Unlike traditional finance models, which assume that investors always make perfectly rational decisions based on all available information, behavioral finance recognizes that we as humans make mistakes. Generally these mistakes are a result of our limited cognitive abilities (cognitive biases) or emotional tendencies (emotional biases).
Cognitive biases stem from statistical, information processing, or memory errors. For example, investors may fail to update probabilities (especially within a Bayesian framework) or they may not gather and properly consider all relevant information. Instead, investors gather what they believe is sufficient information and apply heuristics to analyze and shape the information. The result is faulty reasoning and decisions that are not optimal from a traditional finance perspective.
Cognitive biases are grouped into two categories: belief perseverance and information processing. Belief perseverance bias occurs when an investors clings to their previously held beliefs despite contradictory information. One example would be an investor ignoring information that conflicts with their view or only remembering information that confirms existing beliefs. Information processing biases occur when an investors sorts and processes information illogically.
Unlike the deliberate nature of cognitive biases, emotional biases are more of a spontaneous reaction in attempt to satisfy basic human desires of avoiding pain and producing pleasure. The psychological predispositions that cause investors to irrationally frame information or a decision are harder to correct for than cognitive errors.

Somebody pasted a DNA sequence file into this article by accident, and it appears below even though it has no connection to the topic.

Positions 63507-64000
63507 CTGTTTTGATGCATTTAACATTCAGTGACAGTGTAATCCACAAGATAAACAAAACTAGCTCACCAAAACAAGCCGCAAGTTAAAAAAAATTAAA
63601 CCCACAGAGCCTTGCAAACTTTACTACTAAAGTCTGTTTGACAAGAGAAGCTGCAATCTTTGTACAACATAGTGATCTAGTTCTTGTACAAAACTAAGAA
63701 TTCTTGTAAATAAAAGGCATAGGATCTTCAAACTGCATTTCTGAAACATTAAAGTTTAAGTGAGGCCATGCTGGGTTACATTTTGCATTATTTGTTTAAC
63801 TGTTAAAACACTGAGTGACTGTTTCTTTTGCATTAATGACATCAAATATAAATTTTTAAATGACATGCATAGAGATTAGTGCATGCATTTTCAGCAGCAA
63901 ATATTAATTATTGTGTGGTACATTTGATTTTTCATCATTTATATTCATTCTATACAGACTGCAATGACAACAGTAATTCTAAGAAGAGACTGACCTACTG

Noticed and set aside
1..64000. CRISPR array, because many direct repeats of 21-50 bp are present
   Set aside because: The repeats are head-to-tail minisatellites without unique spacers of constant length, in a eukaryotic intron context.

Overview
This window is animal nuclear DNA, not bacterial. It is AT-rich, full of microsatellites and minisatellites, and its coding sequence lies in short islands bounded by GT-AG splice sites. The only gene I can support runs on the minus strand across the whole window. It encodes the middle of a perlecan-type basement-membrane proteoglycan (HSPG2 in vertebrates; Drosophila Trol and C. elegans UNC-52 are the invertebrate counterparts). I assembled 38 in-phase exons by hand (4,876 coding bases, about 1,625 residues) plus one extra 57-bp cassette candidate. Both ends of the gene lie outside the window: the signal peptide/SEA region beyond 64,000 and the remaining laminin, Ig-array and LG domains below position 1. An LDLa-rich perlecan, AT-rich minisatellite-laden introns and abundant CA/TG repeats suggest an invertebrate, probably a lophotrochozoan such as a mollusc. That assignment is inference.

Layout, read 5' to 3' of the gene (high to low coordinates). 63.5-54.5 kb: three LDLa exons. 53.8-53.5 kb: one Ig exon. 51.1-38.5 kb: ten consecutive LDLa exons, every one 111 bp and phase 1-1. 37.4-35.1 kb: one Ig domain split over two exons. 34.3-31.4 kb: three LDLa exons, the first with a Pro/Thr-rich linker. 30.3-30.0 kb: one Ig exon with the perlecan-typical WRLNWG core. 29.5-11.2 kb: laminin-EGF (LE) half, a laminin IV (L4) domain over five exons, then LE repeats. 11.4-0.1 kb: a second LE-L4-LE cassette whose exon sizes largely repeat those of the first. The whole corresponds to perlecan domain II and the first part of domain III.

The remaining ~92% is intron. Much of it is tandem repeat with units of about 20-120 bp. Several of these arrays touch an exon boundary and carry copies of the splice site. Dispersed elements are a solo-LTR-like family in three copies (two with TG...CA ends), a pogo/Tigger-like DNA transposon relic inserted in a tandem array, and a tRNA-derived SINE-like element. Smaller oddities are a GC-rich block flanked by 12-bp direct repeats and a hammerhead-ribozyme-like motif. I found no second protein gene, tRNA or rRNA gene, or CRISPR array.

Mr. Pompian’s book thoroughly covers 20 different behavioral biases that fall into the cognitive or emotional bias categories. Below are brief descriptions of five biases I see frequently among individual investors. Read them carefully and try to identify the biases that you may experience in your own investing.
U.S. stocks advanced on Tuesday, making it 15 winning sessions out of the past 18 for the S&P 500, even as what had become the fulcrum security (the Italian 10-year) sold off (yield higher) for a fourth-straight day.
It was all cyclicals driving the market higher – an unusual situation thus far in 2013 – as financials, materials and energy led the move. Telecoms, tech (still a 2013 dog) and utilities were the biggest losers – although even these groups ended higher.
That which has been seen as the fulcrum security for some time now (as it has gone so has the rest of the risk asset world), looks to be relinquishing that position – the Italian 10-year is down four sessions straight, yet most developed-nation equity indices continue to run higher.
Also, while the Treasury market sold off (corroborating the risk-on move), credit did not as both investment grade and high-yield corporate bond indices declined.
Overseas, all major European equity indices rallied, about 0.50% on average, as Italy and the UK led the gains. In Asia it was a mixed scene as the Chinese indices led the decliners (Japan also pulled back), while the South Korean KOSPI led the winners.